I hadn't planned to post a third piece on the musical Jumbo and Jimmy Durante (who starred in both the original stage musical and the feature film), but in tracking down yesterday's video I came across this and it's far too special not to include. It's actual rehearsal footage of the 1935 production at the Hippodrome in New York.
Thought the 1962 movie is far-better known today (though not all that well-known), the stage production was a phenomenon. As I mentioned, though it was foundationally a musical, with a score by Rodgers & Hart, it was presented as a huge extravaganza staged by the impresario Billy Rose, at the huge Hippodrome where it could be done as an actual circus, with animal acts, trapeze artists and acrobats, rather than be put on at a regular Broadway theater. And this rehearsal video shows that quite clearly. It must have been a remarkable event. The show wasn't a massive success, but ran for 233 performances which was quite respectable for that era. I suspect the stage show never built up a huge name for itself because it clearly wasn't the sort of show that could tour properly. And so the 1962 movie carries on its legacy.
The musical has some very nice songs in it, most notably three that had success outside the show, "The Most Beautiful Girl in the World," "Little Girl Blue" and the wonderful, "My Romance."
This video comes from a Paramount promotional featurette, so there's a bit of folderol at the beginning with interviews outside the theater for the show's gala premiere. (The opening of the show got a great amount of attention and was a big deal..) You can skip past that to get to the rehearsal, although there are some fun people worth checking out. Ed Wynn comes along at the :30-second mark, Fanny Brice is briefly interviewed at 1:18, and then George Burns and Gracie Allen show up at 1:58.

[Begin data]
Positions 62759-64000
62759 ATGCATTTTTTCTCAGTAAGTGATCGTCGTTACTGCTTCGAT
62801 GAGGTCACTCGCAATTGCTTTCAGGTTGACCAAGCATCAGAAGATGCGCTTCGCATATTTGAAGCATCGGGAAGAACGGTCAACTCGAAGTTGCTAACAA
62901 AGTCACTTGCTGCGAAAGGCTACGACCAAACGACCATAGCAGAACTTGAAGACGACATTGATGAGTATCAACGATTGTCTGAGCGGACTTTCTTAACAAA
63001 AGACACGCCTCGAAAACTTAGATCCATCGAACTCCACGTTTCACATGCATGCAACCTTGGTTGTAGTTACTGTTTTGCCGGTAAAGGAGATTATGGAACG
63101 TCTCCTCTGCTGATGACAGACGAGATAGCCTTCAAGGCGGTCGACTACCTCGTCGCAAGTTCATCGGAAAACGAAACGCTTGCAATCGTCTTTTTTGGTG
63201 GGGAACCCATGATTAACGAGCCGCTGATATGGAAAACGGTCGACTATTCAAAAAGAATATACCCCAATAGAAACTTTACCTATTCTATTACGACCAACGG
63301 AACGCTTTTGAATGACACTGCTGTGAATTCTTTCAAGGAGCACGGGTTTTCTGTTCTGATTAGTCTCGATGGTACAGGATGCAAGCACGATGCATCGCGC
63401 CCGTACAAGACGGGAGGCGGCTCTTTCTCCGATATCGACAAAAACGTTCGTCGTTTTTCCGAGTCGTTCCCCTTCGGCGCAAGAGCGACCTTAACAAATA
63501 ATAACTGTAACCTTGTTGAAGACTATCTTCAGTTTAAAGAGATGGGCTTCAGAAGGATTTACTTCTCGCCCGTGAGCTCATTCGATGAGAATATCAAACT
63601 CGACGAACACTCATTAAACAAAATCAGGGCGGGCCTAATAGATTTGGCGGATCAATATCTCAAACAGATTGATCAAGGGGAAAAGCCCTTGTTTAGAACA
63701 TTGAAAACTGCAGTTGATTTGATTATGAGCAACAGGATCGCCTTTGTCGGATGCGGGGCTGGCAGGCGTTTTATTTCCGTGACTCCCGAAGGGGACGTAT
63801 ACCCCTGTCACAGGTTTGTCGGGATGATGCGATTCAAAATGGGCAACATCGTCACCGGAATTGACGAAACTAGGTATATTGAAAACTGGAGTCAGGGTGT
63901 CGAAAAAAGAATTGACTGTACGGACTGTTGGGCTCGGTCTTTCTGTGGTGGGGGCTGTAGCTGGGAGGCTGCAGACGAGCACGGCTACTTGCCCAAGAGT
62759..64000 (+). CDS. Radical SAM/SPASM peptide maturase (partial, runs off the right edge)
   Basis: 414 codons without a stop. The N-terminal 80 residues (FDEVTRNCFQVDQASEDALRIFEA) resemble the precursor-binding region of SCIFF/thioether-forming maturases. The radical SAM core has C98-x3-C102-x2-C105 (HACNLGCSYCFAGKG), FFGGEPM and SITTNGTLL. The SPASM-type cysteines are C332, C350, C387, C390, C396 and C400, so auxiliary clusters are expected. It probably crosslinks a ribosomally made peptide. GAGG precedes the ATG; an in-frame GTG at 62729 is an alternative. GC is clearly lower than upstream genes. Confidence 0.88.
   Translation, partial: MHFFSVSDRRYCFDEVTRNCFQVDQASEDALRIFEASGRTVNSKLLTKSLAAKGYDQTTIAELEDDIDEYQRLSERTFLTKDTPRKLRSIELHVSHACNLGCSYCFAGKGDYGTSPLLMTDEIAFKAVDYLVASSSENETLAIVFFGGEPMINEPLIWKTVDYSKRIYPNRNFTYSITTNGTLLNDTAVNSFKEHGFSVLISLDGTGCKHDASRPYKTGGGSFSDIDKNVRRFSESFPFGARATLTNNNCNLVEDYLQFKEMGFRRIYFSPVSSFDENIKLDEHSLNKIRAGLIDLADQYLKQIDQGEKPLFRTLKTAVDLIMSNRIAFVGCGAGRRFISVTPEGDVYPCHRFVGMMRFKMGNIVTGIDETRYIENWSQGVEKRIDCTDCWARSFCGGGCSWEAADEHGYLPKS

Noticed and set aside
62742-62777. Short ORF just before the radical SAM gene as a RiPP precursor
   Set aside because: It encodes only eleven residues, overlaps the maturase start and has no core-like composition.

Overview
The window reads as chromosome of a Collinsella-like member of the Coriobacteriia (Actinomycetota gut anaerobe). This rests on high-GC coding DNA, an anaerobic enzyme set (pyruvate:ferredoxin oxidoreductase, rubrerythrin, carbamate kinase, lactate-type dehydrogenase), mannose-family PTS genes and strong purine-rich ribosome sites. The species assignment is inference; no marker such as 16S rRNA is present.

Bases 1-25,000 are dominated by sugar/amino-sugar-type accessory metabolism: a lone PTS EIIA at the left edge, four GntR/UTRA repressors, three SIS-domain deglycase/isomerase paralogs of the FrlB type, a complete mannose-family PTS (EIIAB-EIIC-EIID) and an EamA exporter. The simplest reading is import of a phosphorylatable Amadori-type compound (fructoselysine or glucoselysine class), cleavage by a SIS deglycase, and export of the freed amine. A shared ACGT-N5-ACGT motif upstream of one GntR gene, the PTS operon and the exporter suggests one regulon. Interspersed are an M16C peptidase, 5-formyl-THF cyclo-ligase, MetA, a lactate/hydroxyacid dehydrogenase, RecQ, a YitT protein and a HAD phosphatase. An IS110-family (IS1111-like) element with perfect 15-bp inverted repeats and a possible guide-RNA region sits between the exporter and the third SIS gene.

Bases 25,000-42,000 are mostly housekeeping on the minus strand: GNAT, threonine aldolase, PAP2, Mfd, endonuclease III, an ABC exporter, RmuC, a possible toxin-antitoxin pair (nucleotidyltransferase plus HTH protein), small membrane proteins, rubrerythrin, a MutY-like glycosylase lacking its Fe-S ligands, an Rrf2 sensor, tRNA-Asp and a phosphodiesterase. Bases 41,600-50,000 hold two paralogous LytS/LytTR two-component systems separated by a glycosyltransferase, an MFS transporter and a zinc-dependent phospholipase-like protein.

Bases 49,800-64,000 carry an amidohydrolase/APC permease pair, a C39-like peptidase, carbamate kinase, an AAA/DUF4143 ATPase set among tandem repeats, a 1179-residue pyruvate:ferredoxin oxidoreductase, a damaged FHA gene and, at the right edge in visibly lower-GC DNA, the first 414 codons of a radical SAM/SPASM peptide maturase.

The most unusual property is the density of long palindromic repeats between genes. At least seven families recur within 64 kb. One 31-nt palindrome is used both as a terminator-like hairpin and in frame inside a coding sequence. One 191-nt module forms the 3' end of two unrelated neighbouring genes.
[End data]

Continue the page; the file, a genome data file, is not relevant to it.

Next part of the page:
If you do jump to the start of the rehearsal material, that's at 2:28. Most fascinating is a segment at 3:46 where Jimmy Durante rehearses with an elephant. And hopefully he got hazard pay. There's footage here, as well, of producer Billy Rose, along with a lot of circus material and actual scenes with Durante. All in all, it's great fun and a wonderful historical document.
Robert J. Elisberg is a political commentator, screenwriter, novelist, tech writer and also some other things that I just tend to keep forgetting.
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